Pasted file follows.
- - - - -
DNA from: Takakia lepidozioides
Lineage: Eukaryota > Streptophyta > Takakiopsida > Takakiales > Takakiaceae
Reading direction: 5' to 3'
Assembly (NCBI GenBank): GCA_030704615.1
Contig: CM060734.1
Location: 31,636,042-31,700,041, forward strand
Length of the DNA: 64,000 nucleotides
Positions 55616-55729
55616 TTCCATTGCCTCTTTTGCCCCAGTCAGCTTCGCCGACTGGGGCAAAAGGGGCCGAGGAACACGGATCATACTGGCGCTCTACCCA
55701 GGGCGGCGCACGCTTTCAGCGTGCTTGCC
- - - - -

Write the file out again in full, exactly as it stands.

DNA from: Takakia lepidozioides
Lineage: Eukaryota > Streptophyta > Takakiopsida > Takakiales > Takakiaceae
Reading direction: 5' to 3'
Assembly (NCBI GenBank): GCA_030704615.1
Contig: CM060734.1
Location: 31,636,042-31,700,041, forward strand
Length of the DNA: 64,000 nucleotides
Positions 55616-55729
55616 TTCCATTGCCTCTTTTGCCCCAGTCAGCTTCGCCGACTGGGGCAAAAGGGGCCGAGGAACACGGATCATACTGGCGCTCTACCCA
55701 GGGCGGCGCACGCTTTCAGCGTGCTTGCC